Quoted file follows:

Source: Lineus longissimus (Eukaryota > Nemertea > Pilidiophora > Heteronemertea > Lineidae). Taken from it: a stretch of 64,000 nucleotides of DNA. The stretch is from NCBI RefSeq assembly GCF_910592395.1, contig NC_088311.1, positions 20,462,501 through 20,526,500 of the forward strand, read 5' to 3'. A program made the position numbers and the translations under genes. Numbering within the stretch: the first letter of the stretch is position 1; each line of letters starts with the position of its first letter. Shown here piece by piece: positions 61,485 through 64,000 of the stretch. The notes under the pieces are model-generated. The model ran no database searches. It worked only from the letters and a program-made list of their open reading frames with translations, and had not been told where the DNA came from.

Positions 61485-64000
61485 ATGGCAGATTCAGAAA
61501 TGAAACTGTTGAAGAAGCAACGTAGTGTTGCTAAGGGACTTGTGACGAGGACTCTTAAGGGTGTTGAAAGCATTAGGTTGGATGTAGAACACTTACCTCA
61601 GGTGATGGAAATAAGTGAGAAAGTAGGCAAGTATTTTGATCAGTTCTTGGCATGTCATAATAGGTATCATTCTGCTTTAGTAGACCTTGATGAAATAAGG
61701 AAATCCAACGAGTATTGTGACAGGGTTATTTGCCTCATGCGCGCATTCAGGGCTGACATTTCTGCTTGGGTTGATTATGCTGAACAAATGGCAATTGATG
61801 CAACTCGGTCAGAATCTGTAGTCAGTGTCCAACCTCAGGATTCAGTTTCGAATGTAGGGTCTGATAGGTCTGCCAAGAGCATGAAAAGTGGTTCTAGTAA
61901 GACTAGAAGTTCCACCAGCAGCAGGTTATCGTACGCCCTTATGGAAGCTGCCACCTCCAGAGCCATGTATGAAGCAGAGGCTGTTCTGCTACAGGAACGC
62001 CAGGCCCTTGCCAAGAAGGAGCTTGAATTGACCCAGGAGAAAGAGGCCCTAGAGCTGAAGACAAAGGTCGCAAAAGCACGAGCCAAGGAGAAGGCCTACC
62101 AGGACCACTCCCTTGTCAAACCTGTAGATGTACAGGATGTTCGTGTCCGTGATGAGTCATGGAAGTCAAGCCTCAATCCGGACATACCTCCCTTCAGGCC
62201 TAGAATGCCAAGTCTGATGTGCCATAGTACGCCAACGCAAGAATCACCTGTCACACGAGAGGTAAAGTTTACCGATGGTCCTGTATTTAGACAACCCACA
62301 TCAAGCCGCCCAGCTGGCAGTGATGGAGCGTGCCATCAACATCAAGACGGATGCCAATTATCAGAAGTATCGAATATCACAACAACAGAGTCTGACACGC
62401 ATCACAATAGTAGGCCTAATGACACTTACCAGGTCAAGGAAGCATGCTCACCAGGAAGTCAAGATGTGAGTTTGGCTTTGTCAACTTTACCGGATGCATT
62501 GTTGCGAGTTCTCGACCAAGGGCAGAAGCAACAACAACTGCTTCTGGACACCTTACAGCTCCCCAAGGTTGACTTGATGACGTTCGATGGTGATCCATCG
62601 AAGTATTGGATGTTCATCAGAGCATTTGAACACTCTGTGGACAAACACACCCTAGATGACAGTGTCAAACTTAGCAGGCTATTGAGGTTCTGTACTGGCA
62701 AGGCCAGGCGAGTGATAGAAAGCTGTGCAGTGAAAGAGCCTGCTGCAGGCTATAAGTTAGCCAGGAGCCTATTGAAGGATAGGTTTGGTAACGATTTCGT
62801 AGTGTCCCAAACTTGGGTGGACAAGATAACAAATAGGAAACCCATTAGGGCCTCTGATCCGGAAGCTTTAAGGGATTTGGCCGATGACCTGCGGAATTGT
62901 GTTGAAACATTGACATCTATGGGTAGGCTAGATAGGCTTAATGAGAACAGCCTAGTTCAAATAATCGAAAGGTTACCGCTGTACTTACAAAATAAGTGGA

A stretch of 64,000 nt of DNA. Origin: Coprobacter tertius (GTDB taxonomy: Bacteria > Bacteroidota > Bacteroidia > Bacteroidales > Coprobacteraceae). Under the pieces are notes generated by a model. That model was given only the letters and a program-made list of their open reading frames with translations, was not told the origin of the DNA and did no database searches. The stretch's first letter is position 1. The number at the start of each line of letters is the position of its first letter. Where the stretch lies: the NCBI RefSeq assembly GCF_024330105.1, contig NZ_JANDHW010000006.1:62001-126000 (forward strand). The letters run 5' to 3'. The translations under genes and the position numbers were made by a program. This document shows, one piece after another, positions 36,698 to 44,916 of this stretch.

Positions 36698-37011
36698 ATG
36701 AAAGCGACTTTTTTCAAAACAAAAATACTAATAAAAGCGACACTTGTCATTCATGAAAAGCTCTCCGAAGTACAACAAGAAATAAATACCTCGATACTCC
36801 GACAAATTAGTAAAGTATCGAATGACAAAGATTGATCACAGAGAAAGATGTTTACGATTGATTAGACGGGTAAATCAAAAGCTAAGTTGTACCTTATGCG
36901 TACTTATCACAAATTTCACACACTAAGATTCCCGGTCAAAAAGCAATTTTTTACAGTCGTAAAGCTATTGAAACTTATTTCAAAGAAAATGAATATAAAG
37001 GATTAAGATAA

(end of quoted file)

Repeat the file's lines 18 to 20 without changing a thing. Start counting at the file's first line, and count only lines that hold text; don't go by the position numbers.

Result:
62901 GTTGAAACATTGACATCTATGGGTAGGCTAGATAGGCTTAATGAGAACAGCCTAGTTCAAATAATCGAAAGGTTACCGCTGTACTTACAAAATAAGTGGA

A stretch of 64,000 nt of DNA. Origin: Coprobacter tertius (GTDB taxonomy: Bacteria > Bacteroidota > Bacteroidia > Bacteroidales > Coprobacteraceae). Under the pieces are notes generated by a model. That model was given only the letters and a program-made list of their open reading frames with translations, was not told the origin of the DNA and did no database searches. The stretch's first letter is position 1. The number at the start of each line of letters is the position of its first letter. Where the stretch lies: the NCBI RefSeq assembly GCF_024330105.1, contig NZ_JANDHW010000006.1:62001-126000 (forward strand). The letters run 5' to 3'. The translations under genes and the position numbers were made by a program. This document shows, one piece after another, positions 36,698 to 44,916 of this stretch.

Positions 36698-37011